Exploring potential of dung beetles

A seminar will be held tomorrow to discuss the potential use of dung beetles to improve waterways in the region — targeting the waste that stock leave behind them.

It will be presented by head researcher Dr Shaun Forgie of Dung Beetle Innovations and Landcare Research.

“Nationally, sheep, cattle and horses produce over 100 million tonnes of dung a year,” a District Council spokeswoman said.

“If not carefully managed, it results in nutrient run-off into streams and rivers, while the dung that remains on pastures can cause stock infections or impact on pastoral growth.

“Research nationally and abroad has shown the humble dung beetle is a practical, sustainable and cost-effective way to mitigate the impacts of farming on the environment,” she said.

“The council has facilitated research into the use of dung beetles to improve our region’s waterways, starting with the seminar.”

Principal science adviser Murry Cave said the seminar would be of particular interest to pastoral farmers and land managers looking to improve pastoral quality, and manage nutrient run-off from their farms.

  • The free public seminar will be at the Gisborne District Council offices tomorrow at 1pm.

A seminar will be held tomorrow to discuss the potential use of dung beetles to improve waterways in the region — targeting the waste that stock leave behind them.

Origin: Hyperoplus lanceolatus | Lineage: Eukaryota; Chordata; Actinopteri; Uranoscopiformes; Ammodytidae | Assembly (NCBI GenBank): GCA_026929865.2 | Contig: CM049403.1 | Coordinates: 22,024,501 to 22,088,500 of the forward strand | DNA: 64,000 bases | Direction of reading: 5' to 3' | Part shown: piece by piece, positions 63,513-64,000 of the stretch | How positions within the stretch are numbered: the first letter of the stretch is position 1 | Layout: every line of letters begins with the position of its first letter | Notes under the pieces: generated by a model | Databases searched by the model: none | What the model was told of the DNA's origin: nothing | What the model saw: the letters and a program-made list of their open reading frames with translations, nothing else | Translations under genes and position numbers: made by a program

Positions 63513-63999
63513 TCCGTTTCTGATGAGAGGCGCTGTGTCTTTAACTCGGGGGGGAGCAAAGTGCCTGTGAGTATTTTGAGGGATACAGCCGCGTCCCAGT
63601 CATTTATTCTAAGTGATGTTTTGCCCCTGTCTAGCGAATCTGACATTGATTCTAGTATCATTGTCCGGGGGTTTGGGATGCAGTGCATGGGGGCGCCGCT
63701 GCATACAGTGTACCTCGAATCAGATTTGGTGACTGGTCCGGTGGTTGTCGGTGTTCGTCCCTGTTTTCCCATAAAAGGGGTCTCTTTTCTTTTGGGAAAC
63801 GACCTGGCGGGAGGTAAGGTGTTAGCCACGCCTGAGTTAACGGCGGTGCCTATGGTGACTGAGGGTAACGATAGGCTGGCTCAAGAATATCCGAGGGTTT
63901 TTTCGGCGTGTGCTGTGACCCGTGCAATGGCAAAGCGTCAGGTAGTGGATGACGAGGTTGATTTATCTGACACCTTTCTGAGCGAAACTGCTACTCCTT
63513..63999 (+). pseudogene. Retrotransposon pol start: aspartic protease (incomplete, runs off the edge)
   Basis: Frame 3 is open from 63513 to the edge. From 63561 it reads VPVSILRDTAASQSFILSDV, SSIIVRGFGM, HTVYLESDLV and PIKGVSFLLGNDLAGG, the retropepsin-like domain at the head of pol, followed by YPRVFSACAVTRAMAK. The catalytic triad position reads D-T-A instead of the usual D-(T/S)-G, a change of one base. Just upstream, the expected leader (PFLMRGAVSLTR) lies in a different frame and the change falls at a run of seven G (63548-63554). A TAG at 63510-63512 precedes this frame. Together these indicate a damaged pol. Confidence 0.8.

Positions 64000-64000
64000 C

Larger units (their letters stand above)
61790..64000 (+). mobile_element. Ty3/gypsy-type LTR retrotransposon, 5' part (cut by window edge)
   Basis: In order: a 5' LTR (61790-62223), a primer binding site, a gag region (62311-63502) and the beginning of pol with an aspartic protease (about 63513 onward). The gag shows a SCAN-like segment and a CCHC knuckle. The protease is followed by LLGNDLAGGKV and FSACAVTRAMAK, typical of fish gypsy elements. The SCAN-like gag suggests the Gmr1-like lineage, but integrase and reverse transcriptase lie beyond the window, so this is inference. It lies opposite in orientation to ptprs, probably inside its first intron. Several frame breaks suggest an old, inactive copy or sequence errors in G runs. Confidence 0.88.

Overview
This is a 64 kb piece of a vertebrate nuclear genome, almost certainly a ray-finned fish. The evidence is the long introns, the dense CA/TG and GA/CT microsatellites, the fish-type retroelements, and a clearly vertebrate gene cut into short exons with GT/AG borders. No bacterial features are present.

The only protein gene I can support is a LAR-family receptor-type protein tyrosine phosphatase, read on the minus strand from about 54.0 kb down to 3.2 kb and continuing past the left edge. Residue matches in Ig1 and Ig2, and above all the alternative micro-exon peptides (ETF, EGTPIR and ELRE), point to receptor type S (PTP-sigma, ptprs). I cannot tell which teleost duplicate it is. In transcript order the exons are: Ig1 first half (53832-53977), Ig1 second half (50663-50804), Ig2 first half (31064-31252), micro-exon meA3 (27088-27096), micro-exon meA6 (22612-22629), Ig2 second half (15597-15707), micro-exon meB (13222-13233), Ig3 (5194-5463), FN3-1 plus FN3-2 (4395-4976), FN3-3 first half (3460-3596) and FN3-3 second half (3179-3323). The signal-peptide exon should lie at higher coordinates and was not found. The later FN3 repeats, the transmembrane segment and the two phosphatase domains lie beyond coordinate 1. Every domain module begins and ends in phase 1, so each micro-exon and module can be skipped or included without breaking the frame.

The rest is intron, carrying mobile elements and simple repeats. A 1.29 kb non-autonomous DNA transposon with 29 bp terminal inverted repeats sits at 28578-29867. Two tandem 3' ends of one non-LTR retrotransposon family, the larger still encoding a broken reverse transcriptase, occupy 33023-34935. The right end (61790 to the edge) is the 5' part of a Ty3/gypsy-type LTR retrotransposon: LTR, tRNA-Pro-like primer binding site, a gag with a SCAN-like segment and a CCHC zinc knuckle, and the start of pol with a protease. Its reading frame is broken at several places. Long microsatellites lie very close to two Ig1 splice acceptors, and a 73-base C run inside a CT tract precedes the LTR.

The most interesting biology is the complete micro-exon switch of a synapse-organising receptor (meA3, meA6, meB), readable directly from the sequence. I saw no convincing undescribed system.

It will be presented by head researcher Dr Shaun Forgie of Dung Beetle Innovations and Landcare Research.

“Nationally, sheep, cattle and horses produce over 100 million tonnes of dung a year,” a District Council spokeswoman said.

“If not carefully managed, it results in nutrient run-off into streams and rivers, while the dung that remains on pastures can cause stock infections or impact on pastoral growth.

“Research nationally and abroad has shown the humble dung beetle is a practical, sustainable and cost-effective way to mitigate the impacts of farming on the environment,” she said.

“The council has facilitated research into the use of dung beetles to improve our region’s waterways, starting with the seminar.”

Principal science adviser Murry Cave said the seminar would be of particular interest to pastoral farmers and land managers looking to improve pastoral quality, and manage nutrient run-off from their farms.

  • The free public seminar will be at the Gisborne District Council offices tomorrow at 1pm.
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